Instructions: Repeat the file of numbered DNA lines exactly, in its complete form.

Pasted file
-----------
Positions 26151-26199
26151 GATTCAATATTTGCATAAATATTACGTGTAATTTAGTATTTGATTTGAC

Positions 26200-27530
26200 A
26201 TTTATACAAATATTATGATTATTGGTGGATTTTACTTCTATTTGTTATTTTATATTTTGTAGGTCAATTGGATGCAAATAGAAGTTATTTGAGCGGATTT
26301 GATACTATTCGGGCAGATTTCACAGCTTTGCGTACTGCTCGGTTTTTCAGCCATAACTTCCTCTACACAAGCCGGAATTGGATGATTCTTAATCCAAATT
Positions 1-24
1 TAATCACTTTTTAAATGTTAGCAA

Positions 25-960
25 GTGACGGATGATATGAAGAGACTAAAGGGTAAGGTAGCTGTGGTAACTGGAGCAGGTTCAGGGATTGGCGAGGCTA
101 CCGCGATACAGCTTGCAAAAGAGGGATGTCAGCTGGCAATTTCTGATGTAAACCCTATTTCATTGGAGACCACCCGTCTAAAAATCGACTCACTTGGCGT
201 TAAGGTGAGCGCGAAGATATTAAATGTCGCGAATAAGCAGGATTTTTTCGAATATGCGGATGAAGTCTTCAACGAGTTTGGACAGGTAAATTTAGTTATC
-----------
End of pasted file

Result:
Positions 26151-26199
26151 GATTCAATATTTGCATAAATATTACGTGTAATTTAGTATTTGATTTGAC

Positions 26200-27530
26200 A
26201 TTTATACAAATATTATGATTATTGGTGGATTTTACTTCTATTTGTTATTTTATATTTTGTAGGTCAATTGGATGCAAATAGAAGTTATTTGAGCGGATTT
26301 GATACTATTCGGGCAGATTTCACAGCTTTGCGTACTGCTCGGTTTTTCAGCCATAACTTCCTCTACACAAGCCGGAATTGGATGATTCTTAATCCAAATT
Positions 1-24
1 TAATCACTTTTTAAATGTTAGCAA

Positions 25-960
25 GTGACGGATGATATGAAGAGACTAAAGGGTAAGGTAGCTGTGGTAACTGGAGCAGGTTCAGGGATTGGCGAGGCTA
101 CCGCGATACAGCTTGCAAAAGAGGGATGTCAGCTGGCAATTTCTGATGTAAACCCTATTTCATTGGAGACCACCCGTCTAAAAATCGACTCACTTGGCGT
201 TAAGGTGAGCGCGAAGATATTAAATGTCGCGAATAAGCAGGATTTTTTCGAATATGCGGATGAAGTCTTCAACGAGTTTGGACAGGTAAATTTAGTTATC